I want you to hear it. Put the magazine down. Now cup your hands and bring them to your mouth as if you are calling the kids in for dinner, and say, “Testing, testing, hello.” Now do it again, but with your hands at your side. That folks is the difference between a direct radiator and a horn loudspeaker. Of course, it’s an exaggeration but you get the point. There are indeed many new horn-type loudspeakers that minimize this effect, and Classic Audio Reproductions comes first to mind.

Ok, next. Let’s look at the single-driver speaker. This, in my opinion, is the worst offender when it comes to gross colorations. There is no cotton-picking way a single driver is going to reproduce the full dynamic range of a symphony orchestra. So the makers of such animals engineer into their designs “tricks” to fool the listener into thinking they are hearing a broader response when in fact they are hearing the re-engineered dips and humps of the fancy folded-horn cabinets that are needed to augment and adjust the bass and lower midrange. These designs do well with voice, solo guitar, and small combo jazz. But forget about the Rolling Stones, Clapton, or the CSO; they are not going to properly reproduce large-scale dynamics or the even-keeled frequency response that large-scale acoustic and amplified music demands. Single-driver hybrids with powered woofers are a solution but matching the driver types is a challenge. I have heard excellent results though with speakers such as the Rethm Saadhana. Not seamless mind you, but awful darn close.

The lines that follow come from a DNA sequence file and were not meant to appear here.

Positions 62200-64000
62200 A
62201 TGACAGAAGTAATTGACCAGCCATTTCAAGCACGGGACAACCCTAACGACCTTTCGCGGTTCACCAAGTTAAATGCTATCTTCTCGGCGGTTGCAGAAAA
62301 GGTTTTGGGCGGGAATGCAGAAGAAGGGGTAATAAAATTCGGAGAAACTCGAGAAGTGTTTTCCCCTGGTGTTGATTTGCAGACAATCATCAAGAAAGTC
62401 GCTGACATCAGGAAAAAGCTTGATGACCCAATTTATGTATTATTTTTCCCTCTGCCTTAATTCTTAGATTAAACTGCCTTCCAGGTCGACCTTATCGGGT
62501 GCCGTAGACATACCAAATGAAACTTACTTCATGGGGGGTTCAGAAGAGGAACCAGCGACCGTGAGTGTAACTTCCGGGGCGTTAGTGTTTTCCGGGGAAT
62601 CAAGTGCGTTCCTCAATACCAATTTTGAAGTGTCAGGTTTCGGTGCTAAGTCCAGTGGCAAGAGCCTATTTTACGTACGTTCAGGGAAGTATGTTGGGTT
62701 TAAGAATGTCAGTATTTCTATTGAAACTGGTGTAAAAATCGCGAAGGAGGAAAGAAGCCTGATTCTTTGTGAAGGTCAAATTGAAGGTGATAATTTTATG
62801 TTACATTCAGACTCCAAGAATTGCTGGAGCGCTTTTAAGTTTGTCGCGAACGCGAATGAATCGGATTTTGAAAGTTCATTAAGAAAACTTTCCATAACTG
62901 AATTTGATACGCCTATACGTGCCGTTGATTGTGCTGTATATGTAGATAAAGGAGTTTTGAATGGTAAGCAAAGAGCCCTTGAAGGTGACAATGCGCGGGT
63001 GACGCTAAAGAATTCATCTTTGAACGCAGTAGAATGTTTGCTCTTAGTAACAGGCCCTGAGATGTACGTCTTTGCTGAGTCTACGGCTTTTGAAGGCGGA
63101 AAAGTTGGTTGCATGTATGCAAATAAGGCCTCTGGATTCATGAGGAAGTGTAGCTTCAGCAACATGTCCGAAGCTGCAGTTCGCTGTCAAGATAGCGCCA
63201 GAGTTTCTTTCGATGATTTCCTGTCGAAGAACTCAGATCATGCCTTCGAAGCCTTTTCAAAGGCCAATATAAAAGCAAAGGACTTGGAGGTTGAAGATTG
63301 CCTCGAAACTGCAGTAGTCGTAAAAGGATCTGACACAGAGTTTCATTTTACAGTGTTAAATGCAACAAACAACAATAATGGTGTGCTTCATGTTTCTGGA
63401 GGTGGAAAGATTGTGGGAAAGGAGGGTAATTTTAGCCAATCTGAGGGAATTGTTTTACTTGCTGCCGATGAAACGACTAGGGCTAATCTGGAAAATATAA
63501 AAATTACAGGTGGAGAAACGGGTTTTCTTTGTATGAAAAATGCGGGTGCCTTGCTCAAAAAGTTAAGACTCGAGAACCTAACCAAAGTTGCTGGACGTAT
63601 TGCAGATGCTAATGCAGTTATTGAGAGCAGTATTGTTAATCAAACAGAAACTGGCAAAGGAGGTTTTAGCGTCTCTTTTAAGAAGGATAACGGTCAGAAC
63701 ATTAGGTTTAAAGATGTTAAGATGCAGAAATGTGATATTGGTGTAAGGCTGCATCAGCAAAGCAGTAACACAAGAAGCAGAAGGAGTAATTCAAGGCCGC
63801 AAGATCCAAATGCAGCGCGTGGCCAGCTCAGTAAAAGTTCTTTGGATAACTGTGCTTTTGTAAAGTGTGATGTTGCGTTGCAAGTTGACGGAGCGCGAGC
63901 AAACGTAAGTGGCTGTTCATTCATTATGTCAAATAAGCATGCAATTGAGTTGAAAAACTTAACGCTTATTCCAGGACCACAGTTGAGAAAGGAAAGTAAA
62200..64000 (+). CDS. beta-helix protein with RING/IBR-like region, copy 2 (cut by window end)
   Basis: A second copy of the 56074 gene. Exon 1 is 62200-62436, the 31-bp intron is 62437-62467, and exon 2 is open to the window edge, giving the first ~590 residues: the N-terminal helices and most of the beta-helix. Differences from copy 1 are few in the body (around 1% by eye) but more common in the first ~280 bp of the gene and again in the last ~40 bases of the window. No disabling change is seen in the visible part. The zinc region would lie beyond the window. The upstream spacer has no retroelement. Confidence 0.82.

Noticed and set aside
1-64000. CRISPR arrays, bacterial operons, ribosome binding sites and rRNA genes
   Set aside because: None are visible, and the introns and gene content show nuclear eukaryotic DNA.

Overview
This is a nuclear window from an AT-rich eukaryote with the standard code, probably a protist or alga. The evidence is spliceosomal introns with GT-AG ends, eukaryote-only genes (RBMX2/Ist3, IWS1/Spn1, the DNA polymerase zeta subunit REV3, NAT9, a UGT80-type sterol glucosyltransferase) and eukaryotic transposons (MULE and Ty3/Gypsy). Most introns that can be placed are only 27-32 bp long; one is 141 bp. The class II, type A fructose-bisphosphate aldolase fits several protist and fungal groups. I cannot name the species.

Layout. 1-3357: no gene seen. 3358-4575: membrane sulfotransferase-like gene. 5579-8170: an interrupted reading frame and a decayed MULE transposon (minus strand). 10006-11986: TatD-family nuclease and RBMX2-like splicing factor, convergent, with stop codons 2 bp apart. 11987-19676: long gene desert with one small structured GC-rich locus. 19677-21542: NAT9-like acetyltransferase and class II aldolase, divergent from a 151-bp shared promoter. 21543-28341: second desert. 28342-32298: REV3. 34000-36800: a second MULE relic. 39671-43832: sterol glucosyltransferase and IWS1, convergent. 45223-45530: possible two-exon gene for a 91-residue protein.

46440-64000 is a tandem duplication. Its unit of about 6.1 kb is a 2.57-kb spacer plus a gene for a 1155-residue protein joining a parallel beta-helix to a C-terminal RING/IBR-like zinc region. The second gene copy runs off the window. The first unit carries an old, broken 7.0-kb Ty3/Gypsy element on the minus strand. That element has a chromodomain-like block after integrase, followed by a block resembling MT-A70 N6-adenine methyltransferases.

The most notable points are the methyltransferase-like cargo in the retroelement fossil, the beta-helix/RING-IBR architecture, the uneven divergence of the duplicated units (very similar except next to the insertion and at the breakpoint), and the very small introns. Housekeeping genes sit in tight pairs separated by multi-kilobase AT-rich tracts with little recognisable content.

This leads to a point of contention in modern day high-performance speaker designs that we should discuss. The extent to which Dr. Detail, Mr. Absolute, and Ms. Romance can agree is dependent upon the type of music they listen to.

A state-of-the-art speaker either (truly) stands out with acoustic music or with amplified music, but not 100% with both. Having lived the past four years with MBL101Es, and coming off a series of listening sessions with some big-sluggers including Wilson Alexandria’s and two pairs of superbly rebuilt IRS Vs, it is very clear (to me) that these Big Boy speakers excel at one thing, and speakers like the CPRE and the Magico excel at another. And both of those things are bass—not the quantity nor the frequency of it. The quality of it.